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August 13, 2019/Health Conditions/Lung

8 Tips for Exercising Outdoors with Asthma

And what to do if you have an exercise-induced asthma attack

woman with asthma runs in the park

Going for a run outdoors in shorts and a T-shirt is one of the great joys of summer, right? For people with asthma, however, that relationship status is a bit more complicated.

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How can you safely exercise in the summer sun if you have asthma? Pulmonologist Emily Pennington, MD, gives her tips to take advantage of the season.

Is exercise good for asthma?

Exercise helps asthma in two ways, Dr. Pennington says. It increases:

  • Stamina: “Exercise improves your lung health and ability to do daily activities that normally make you short of breath, such as walking a long distance or up the stairs,” she explains.
  • Muscle strength: Stronger muscles make your body more efficient, so you can breathe more easily and do the activities you want to, she adds.

But while exercise helps improve asthma, it can also trigger symptoms. And without a plan in place, exercise can quickly take a turn for the worse.

Enter exercise-induced asthma, which is when physical activity causes the airways in your lungs to narrow. Symptoms generally begin between 5 and 20 minutes after starting an activity.

“There are things we can do to decrease or prevent your symptoms so you can exercise more easily,” says Dr. Pennington. “Speak with your doctor to put a plan in place for how to exercise safely.”

Exercise outside with asthma

Here are some other ways to play it smart and prevent exercise-induced asthma:

Check weather alerts. “For some patients, extreme temperatures — hot or cold — make it hard to breathe,” Dr. Pennington explains. “And sometimes the quick change in temperature when you leave air conditioning to go out in the heat makes breathing more difficult.”

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Hot, humid weather can also increase the amount of pollution in the air, which can exacerbate asthma symptoms. So watch the forecast and air quality index when planning outdoor exercise.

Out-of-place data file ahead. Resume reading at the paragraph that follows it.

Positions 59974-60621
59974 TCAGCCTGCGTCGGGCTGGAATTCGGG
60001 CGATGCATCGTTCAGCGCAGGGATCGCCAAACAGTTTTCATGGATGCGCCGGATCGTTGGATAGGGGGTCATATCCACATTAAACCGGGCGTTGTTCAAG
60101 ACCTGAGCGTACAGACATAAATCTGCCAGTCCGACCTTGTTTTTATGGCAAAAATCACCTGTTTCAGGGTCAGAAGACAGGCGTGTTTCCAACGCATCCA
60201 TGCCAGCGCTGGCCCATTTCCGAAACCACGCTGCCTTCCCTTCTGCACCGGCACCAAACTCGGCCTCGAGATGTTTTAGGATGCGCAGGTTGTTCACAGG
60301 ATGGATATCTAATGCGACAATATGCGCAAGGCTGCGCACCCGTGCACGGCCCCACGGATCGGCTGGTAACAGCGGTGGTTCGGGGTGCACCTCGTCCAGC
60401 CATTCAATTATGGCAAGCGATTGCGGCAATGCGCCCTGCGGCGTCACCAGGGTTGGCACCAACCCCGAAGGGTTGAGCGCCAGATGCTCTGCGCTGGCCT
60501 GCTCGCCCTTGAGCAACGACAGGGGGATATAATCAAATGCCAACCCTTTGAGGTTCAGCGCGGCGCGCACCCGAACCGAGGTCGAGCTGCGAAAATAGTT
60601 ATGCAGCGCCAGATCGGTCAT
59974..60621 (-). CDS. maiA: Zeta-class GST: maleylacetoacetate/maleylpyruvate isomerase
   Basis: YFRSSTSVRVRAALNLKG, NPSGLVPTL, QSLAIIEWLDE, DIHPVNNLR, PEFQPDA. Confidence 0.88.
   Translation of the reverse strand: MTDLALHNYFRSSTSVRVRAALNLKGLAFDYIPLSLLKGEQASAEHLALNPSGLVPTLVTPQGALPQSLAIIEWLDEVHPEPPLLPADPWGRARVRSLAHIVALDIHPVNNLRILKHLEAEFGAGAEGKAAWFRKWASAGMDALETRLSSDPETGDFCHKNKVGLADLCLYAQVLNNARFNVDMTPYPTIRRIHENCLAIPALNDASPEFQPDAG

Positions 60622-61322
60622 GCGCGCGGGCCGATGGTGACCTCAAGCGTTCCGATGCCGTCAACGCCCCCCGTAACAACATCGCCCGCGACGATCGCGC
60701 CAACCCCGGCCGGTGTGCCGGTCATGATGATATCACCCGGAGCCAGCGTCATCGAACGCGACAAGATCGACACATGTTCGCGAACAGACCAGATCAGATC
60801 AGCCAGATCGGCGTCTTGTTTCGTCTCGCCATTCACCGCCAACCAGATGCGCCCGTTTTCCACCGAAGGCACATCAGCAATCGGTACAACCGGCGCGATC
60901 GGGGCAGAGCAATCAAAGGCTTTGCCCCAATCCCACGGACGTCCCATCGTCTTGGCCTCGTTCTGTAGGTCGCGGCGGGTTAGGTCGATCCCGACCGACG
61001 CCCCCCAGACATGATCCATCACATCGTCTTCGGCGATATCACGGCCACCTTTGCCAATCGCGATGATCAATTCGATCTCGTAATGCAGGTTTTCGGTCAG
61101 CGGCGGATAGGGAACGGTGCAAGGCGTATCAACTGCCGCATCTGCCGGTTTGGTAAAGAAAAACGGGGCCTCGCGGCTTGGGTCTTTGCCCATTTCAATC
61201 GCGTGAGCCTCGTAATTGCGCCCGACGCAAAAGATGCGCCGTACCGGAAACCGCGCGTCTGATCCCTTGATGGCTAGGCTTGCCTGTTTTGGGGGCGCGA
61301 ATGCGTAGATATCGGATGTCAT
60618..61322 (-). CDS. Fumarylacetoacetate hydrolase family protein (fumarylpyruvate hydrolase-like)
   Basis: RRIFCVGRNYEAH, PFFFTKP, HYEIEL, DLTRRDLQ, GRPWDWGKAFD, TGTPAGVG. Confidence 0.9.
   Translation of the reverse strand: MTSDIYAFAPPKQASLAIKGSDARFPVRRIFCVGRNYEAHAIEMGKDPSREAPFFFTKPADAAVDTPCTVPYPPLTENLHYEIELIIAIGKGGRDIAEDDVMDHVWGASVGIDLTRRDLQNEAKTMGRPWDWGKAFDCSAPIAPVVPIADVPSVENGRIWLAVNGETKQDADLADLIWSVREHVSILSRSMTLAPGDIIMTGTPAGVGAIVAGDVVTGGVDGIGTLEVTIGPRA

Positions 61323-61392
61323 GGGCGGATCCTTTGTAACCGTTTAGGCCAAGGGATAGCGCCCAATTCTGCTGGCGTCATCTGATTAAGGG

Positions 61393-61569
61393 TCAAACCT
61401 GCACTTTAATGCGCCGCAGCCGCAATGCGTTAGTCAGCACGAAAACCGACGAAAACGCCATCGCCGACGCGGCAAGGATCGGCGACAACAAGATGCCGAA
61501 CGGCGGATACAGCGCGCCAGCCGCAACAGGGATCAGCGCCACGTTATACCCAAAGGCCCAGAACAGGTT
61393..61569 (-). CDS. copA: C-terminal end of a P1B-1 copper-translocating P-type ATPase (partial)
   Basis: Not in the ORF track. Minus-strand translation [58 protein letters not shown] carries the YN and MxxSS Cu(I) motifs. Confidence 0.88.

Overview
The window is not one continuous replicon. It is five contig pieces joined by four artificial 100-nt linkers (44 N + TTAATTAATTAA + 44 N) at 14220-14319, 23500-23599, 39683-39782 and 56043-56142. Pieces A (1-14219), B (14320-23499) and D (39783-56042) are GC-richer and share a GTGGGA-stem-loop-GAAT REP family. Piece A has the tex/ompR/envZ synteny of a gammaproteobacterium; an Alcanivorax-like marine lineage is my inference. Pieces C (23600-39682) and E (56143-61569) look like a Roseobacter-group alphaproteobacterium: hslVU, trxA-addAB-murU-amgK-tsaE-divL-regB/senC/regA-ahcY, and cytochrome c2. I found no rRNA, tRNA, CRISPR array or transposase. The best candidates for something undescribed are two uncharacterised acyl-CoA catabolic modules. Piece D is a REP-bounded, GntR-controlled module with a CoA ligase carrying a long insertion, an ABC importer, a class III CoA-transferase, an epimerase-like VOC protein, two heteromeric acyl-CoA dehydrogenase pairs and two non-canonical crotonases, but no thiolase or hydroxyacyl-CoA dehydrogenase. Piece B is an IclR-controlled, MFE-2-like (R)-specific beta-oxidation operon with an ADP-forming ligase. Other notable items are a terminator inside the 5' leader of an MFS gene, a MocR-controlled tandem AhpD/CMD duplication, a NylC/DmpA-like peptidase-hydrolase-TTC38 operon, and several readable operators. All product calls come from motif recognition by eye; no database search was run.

Peruse pollen counts. There is such a thing as allergy-induced asthma, too. So stay inside if you have seasonal allergies and the pollen count is high.

Don’t forget your gear. “Your rescue inhaler is useless sitting at home while you’re out running a five-mile race,” Dr. Pennington says. “Make sure you have it so you can use it if needed.”

She advises using your rescue inhaler 15 minutes before starting an activity. If you feel short of breath while exercising, take a few puffs to get relief within 10 to 15 minutes.

“And if you’ve been prescribed a controller inhaler, make sure you’re using it as directed,” she stresses. “It will help decrease the inflammation in your lungs that causes symptoms.”

Take it slow. Don’t start running or riding your bike at full blast. Warm up first. Take the time to adjust your body to hot temperatures, especially if you are coming from an air-conditioned environment.

Timing is everything. Plan to exercise in the early morning or late evening when it’s cooler outside.

Hydrate, hydrate, hydrate. Asthma or not, always make sure you’re getting enough H2O. “You’re outside. You’re sweating more. It’s hot. Make sure you are not getting dehydrated,” Dr. Pennington stresses.

Know your limits. If you need to take a break, do it. “Warm weather demands more energy because your skin is trying to cool you off and your muscles are working hard,” she explains. “The same activity that you could do inside without a problem might be more challenging outside.”

Safety first. Take your phone with you. Exercise with a friend. Stay close to home. If there is an emergency, you want to be able to get help quickly.

Dr. Pennington recommends exercising as much as feels comfortable. “If your asthma is well-controlled, then the recommendations are the same for everyone: 150 minutes of moderate to high-intensity exercise each week,” she says.

But if you are more symptomatic, start with a smaller goal of exercising once or twice a week. “Once you and your doctor get your asthma under better control, you can work up to exercising more often,” she says.

What to do if you experience an exercise-induced asthma attack

Dr. Pennington emphasizes the importance of having an action plan in place should you enter the danger zone. Coughing during or after exercise is one sign of an exercise-induced asthma attack.

Other symptoms include wheezing, shortness of breath and a feeling of tightness in the chest. If you experience one or more of these signs, Dr. Pennington recommends following these steps to stay safe:

  1. Stop the activity. Give yourself a few minutes to catch your breath.
  2. Take two puffs from your rescue inhaler.
  3. If that doesn’t help, take two more puffs 15 to 20 minutes after the first dose.
  4. If you are still experiencing symptoms, seek help or call 911.

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